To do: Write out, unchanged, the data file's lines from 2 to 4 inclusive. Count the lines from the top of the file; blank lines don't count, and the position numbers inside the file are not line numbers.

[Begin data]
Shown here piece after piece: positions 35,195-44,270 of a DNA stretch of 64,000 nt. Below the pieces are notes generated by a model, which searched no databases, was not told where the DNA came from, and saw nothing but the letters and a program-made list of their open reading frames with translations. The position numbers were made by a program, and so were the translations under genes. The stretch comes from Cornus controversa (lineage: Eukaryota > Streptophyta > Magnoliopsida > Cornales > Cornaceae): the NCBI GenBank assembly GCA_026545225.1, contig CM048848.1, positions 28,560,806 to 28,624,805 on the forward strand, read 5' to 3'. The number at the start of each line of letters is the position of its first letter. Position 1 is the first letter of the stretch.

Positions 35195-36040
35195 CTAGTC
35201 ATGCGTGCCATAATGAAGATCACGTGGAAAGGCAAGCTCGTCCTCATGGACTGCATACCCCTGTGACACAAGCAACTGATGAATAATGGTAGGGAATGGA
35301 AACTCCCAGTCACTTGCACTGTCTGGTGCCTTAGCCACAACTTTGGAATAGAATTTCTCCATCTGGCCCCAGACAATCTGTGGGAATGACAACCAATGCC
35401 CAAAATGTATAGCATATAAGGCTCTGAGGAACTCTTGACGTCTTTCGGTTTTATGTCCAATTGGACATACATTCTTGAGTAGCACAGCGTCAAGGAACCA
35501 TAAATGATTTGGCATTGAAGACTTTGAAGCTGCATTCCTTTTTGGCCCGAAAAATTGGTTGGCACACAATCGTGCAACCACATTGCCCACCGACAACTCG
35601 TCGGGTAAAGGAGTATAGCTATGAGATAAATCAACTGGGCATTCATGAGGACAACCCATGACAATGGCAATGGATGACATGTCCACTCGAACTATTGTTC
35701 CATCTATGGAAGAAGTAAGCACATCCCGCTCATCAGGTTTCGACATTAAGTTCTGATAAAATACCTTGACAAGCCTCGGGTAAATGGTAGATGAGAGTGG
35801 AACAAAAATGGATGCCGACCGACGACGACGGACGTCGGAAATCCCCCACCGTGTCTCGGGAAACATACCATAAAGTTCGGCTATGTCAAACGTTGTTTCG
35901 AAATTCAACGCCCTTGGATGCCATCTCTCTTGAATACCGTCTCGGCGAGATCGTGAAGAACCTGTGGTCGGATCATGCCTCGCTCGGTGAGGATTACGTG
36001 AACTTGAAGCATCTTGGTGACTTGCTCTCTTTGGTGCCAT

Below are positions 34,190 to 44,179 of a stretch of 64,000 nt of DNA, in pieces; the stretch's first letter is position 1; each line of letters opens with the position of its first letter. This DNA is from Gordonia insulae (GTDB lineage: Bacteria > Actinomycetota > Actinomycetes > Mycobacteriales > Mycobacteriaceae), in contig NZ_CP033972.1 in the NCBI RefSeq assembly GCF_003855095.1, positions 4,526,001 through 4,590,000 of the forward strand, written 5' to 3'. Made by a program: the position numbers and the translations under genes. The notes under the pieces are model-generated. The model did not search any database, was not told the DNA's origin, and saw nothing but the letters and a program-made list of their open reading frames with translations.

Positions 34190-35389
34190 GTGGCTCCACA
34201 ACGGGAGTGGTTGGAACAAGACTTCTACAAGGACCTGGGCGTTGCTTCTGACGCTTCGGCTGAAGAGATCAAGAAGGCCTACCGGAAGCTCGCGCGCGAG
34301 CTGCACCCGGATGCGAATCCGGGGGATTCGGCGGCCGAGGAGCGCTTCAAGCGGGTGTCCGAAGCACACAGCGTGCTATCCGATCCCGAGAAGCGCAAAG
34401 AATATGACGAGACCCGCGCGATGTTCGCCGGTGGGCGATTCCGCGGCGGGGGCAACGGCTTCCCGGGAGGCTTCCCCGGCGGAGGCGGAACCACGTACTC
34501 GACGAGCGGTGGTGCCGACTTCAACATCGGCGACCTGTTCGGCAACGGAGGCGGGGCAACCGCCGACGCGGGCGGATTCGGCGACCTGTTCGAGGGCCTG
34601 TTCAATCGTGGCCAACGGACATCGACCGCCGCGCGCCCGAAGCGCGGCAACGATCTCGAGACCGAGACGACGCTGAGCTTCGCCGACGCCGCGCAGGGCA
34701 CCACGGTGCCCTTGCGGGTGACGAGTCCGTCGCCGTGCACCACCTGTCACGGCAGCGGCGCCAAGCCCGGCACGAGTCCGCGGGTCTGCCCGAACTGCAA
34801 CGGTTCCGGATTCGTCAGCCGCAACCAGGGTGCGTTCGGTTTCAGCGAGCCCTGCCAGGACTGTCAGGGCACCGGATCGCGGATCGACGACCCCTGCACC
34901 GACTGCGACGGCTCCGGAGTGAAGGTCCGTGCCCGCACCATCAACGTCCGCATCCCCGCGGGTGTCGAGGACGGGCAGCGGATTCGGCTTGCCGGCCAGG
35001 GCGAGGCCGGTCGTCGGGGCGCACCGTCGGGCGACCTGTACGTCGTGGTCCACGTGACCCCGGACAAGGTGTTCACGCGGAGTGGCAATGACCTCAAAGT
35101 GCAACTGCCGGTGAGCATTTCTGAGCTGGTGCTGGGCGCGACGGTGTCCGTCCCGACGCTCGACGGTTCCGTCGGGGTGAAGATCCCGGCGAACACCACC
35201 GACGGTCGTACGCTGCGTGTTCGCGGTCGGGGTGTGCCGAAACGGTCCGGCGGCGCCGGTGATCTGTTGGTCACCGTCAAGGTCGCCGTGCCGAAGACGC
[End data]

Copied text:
Positions 35195-36040
35195 CTAGTC
35201 ATGCGTGCCATAATGAAGATCACGTGGAAAGGCAAGCTCGTCCTCATGGACTGCATACCCCTGTGACACAAGCAACTGATGAATAATGGTAGGGAATGGA